NVIDIA's Shield Tablet: Possibly the Best Deal in Small Tablets

By Rob Enderle December 02, 2014

Last week I spoke about buying a tablet and pointed out that the Amazon Kindle at under $200 is likely the most bang for the buck. So how can the NVIDIA Shield tablet be better? Well if you are into games it comes with a free subscription to NVIDIA’s new Shield gaming service where you can play any game on the service off the Web for free. They add two new games a week (and don’t seem to take any away), and are up to 21 games.  Even at a discounted price of $20 a game that’d be $420 in games alone making the tablet arguably less than free. Now you have to want to play the games to make this work, if you are just going to browse the Web, do email, and read then there are plenty of tablets a lot cheaper that would be fine but, if you want a PC gaming experience in a tablet, right now the Shield Tablet is as close as it gets.

The Games

Right now the games are Strike Suite Zero, Saints Row the Third (I’m kind of hooked on this really weird game), Alan Wake American Nightmare, Astebreed, Batman: Arkham Asylum, Batman: Arkham City, Borderlands, Borderlands 2, Brutal Legend, Darksiders 2, Dead Island, Dirt 2, LEGO Batman 2, LEGO Marvel Superheroes, Psychonauts, Race Driver Grid, Red Faction Armageddon, Street Fighter X Tekken, The Withcer2:  Assassins of Kings, Trine 2, and Ultra Street Fighter IV.  See you kind of get the tablet for free and figure with one or two extra games a week you effectively get a game annuity. You can find an updated list of games here. This week we got Batman:  Arkham Origins and Lego Batman: The Video Game bringing the total to 23 by the end of the month we should be close to 30 games total.  

Shield Pricing and Accessories

Right now, the NVIDIA Shield Tablet without 4G LTE is $299 and with 4G LTE and a contract is $299 or 4G without a contract is $399. The cover will set you back around $40 and the controller another $60 or $100 for both. This seems rather pricey, but factor in that for this you basically get a really good tablet with better stylus capability than almost anything else in the market (so you can doodle really accurately).

I picked up one of these for our home contractor as a thank you and birthday gift and he seemed really pleased because it does a number of things better than his iPad. Ironically, given the iPad is basically a massive iPod Touch, one of those things is music because it has two large (for a tablet) forward firing stereo speakers.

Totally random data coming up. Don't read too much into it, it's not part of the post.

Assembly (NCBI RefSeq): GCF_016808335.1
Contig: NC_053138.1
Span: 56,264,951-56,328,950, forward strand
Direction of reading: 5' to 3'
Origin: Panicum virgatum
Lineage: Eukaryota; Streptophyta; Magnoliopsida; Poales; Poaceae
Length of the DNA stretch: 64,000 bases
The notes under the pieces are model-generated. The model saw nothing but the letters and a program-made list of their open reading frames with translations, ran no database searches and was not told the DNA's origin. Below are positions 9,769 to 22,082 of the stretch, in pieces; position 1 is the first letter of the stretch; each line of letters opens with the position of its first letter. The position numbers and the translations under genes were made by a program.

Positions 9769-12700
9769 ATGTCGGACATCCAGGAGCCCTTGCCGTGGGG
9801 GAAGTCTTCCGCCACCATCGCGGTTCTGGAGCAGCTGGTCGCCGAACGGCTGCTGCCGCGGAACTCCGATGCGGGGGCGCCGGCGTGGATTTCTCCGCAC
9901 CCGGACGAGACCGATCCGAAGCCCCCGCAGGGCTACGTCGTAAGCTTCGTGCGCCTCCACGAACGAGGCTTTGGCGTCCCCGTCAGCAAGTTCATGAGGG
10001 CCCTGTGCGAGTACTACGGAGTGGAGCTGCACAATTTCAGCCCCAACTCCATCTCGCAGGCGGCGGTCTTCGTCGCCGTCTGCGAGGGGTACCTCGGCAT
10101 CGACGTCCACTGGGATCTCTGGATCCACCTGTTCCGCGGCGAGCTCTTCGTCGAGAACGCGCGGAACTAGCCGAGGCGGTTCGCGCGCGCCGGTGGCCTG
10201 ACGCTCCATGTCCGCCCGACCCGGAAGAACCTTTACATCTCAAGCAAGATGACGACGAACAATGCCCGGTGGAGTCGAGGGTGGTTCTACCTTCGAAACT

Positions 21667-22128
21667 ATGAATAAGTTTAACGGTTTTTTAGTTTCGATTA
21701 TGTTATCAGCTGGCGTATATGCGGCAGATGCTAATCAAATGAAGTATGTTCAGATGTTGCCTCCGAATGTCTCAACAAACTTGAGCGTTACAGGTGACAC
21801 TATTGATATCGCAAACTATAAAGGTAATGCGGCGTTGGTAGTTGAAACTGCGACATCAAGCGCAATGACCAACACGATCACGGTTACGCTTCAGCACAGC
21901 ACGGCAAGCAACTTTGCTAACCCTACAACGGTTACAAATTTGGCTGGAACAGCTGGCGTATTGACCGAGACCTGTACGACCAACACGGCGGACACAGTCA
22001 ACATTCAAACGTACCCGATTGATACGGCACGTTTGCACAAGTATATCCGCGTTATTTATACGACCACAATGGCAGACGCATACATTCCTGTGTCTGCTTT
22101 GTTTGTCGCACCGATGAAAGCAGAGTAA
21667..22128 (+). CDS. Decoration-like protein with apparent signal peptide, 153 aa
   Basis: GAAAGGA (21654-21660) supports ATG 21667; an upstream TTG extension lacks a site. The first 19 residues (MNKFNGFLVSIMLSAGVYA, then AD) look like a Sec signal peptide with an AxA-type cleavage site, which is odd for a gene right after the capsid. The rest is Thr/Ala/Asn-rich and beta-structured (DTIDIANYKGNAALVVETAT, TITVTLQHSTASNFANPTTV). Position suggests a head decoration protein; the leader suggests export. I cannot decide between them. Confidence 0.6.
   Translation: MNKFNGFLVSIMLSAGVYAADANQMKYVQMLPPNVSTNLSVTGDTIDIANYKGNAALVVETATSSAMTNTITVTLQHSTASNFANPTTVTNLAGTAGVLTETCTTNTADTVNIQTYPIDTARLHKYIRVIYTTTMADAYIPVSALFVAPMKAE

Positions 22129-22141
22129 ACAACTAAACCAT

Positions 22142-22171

It currently runs Android Lollipop, which is still pretty hard to find on anything other than Google’s Nexus line at the moment. Lollipop is considered to be Google’s strongest release to date. This time they really focused on UI design and the platform moves sharply away from what felt like a poor imitation of iOS into something far more solid and appealing. Lollipop’s improvement includes easier access to settings, better performance and simply a vast improvement over what they’d had in market before. 

Wrapping Up:  If You Want to Stand Out

Sure you can save money and get a tablet for under $200 but if this if for your kid you’ll end up spending a ton of money on things to put on the thing and you’ll likely still be buying games for his PC or console. With the Shield Tablet they may find that the bundled games are good enough and one or two new games a week are better way than asking Dad for an extra $20 to $50 for a new game (which can add up). If you are in that boat then consider the NVIDIA Shield Tablet as a cheaper alternative and a product that will stand out in a field of iPads and cheap alternatives on Christmas Day.   




Edited by Maurice Nagle

President and Principal Analyst, Enderle Group

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